World-renowned primatologist, conservationist, and humanitarian Dr. Jane Goodall’s account of her life among the wild chimpanzees of Gombe is one of the most enthralling stories of animal behavior ever written. Her adventure began when the famous anthropologist Dr. Louis Leakey suggested that a long-term study of chimpanzees in the wild might shed light on the behavior of our closest living relatives. Accompanied by only her mother and her African assistants, she set up camp in the remote Gombe Stream Chimpanzee Reserve in Tanzania. For months the project seemed hopeless; out in the forest from dawn until dark, she had but fleeting glimpses of frightened animals. But gradually she won their trust and was able to record previously unknown behavior, such as the use—and even the making— of tools, until then believed to be an exclusive skill of man. As she came to know the chimps as individuals, she began to understand their complicated social hierarchy and observed many extraordinary behaviors, which have forever changed our understanding of the profound connection between humans and chimpanzees. (Goodreads)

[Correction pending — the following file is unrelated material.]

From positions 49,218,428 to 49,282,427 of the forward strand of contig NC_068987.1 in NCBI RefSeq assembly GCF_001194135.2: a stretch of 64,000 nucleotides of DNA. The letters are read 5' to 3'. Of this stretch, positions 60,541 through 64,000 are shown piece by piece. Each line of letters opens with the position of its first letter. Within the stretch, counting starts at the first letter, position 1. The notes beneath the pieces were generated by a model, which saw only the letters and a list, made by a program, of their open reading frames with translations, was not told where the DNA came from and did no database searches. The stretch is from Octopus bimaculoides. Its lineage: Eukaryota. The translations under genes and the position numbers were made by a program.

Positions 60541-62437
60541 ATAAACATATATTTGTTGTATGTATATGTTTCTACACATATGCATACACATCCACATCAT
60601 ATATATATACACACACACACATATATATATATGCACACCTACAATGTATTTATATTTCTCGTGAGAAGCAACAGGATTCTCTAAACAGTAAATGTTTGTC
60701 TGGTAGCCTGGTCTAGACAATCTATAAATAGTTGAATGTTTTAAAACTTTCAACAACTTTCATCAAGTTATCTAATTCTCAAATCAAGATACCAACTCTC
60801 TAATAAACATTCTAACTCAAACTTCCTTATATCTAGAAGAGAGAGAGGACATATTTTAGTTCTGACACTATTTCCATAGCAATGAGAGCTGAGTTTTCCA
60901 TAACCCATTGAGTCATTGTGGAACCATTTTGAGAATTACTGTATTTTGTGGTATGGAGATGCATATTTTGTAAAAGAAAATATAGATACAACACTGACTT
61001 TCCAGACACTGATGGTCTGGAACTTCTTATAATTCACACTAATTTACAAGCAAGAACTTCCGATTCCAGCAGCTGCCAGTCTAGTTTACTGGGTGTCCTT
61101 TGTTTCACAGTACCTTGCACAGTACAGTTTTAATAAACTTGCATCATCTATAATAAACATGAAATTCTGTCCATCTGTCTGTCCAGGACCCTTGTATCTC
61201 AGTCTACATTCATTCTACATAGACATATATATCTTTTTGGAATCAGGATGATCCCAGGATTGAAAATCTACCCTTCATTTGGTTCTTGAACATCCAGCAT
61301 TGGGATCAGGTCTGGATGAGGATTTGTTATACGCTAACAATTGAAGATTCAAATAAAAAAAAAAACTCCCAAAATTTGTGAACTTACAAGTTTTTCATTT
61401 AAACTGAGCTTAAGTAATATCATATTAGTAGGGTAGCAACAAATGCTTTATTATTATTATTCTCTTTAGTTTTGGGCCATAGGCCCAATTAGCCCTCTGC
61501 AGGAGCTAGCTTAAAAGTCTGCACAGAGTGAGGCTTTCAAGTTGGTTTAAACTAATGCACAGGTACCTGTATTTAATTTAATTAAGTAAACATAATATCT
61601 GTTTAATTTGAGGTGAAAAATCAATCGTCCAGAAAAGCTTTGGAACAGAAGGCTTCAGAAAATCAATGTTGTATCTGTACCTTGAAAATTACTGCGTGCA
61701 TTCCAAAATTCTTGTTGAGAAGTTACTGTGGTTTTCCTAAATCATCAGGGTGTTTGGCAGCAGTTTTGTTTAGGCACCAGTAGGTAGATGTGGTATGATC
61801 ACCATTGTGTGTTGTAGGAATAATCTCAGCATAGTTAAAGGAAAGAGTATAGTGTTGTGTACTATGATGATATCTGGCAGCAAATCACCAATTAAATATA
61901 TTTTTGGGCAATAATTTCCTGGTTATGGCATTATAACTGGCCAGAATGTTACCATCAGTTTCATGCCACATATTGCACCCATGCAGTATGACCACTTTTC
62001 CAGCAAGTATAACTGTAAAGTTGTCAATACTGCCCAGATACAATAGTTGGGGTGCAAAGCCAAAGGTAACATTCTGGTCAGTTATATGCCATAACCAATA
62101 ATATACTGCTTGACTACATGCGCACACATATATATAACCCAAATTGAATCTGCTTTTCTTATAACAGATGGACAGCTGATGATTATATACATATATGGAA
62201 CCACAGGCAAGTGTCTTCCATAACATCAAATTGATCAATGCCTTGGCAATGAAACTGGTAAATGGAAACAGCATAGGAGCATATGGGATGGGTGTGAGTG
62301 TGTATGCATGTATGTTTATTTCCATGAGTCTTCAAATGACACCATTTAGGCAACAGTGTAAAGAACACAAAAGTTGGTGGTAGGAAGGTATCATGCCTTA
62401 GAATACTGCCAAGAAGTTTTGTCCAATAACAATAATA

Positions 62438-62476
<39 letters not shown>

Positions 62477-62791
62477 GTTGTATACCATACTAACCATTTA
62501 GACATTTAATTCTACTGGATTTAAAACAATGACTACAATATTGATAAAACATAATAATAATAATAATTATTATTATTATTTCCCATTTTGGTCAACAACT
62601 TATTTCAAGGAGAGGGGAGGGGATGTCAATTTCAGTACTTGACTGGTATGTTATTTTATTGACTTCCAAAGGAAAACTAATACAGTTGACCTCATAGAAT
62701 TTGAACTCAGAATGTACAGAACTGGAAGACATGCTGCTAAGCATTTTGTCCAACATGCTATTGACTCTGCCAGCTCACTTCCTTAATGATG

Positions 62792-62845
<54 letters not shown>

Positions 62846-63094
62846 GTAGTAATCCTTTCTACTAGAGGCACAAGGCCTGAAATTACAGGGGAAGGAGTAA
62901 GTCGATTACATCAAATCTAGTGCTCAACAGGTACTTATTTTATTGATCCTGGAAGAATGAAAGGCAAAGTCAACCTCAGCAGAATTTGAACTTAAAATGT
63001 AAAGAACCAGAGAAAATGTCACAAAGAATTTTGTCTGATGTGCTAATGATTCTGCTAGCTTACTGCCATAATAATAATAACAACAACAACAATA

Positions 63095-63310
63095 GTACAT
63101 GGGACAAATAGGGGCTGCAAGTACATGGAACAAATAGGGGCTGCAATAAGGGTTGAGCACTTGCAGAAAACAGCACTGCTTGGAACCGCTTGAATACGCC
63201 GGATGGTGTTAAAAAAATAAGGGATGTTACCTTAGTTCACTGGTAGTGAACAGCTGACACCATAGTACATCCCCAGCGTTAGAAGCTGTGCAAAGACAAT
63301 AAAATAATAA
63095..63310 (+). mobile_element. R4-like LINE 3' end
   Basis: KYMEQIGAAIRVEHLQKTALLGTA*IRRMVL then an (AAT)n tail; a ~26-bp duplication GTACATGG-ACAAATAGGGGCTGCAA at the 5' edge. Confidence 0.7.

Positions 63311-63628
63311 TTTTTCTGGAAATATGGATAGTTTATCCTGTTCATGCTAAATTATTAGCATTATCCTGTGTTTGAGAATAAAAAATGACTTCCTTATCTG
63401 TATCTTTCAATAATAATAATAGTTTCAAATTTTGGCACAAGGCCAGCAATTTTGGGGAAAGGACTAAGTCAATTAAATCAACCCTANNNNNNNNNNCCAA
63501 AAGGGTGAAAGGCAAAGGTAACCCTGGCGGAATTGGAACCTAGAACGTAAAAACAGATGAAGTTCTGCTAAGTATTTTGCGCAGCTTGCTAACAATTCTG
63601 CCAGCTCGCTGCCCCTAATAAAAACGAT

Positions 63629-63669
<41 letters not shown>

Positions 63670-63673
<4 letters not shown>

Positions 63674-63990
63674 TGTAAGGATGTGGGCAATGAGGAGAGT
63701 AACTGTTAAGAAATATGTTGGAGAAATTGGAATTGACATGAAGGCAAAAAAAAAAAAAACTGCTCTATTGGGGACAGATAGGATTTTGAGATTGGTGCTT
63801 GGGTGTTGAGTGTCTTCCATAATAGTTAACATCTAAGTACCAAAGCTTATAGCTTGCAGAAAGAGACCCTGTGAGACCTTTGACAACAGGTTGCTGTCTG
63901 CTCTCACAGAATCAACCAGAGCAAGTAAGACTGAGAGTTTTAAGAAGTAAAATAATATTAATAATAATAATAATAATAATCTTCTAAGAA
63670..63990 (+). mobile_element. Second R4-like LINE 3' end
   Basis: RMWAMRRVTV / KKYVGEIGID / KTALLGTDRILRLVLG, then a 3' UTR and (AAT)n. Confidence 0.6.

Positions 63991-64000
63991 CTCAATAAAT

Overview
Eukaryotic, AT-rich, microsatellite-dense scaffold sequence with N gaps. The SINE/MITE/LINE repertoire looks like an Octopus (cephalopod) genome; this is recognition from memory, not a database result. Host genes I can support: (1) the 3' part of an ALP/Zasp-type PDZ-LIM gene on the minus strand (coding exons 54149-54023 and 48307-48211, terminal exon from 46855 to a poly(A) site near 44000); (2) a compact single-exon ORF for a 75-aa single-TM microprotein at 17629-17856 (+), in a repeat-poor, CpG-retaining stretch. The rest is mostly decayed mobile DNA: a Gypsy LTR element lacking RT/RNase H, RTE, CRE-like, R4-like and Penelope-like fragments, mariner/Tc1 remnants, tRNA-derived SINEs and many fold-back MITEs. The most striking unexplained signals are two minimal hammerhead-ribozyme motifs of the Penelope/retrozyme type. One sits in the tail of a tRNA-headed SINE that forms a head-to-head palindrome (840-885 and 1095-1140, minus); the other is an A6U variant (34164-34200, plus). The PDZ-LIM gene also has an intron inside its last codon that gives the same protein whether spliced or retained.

I bought this book and another of Jane Goodall’s two years ago when she visited my university and I was actually able to see her speak. Jane Goodall was my role model as a child. Maybe it’s because we had a poster of her in my science classroom and she was the only female scientist I know, or maybe it’s because she worked with animals and I loved animals, or maybe it’s because she’s just down right awesome, we may never know. This book is utterly amazing whether or not you have a particular interest in Jane Goodall. It’s about science, but isn’t overly scientific. I mean, Goodall wasn’t educated in science when she began her research, so she did things that hadn’t previously been done, such as naming her subjects, that help make her research read like a story rather than a lab report even while making groundbreaking discoveries about animals. In the Shadow of a Man has a life about it that I’ve never seen in another science book, not that I’ve read too many scientific novels to begin with, but that’s beside the point. While reading Goodall’s words, I cared about these chimps. I wanted to know how they interacted and what would happen to them. It was fascinating to read about Jane Goodall’s early days before the majority of the world knew her name or trusted her observations. it’s an amazing tale from how she originally got herself to Africa and later on received money to do research without previous experience to the amazing moment a chimp first let her touch him, all to getting an actual research facility and taking on students to aid in research; and I truly think anyone could find something in here to identify with or learn from.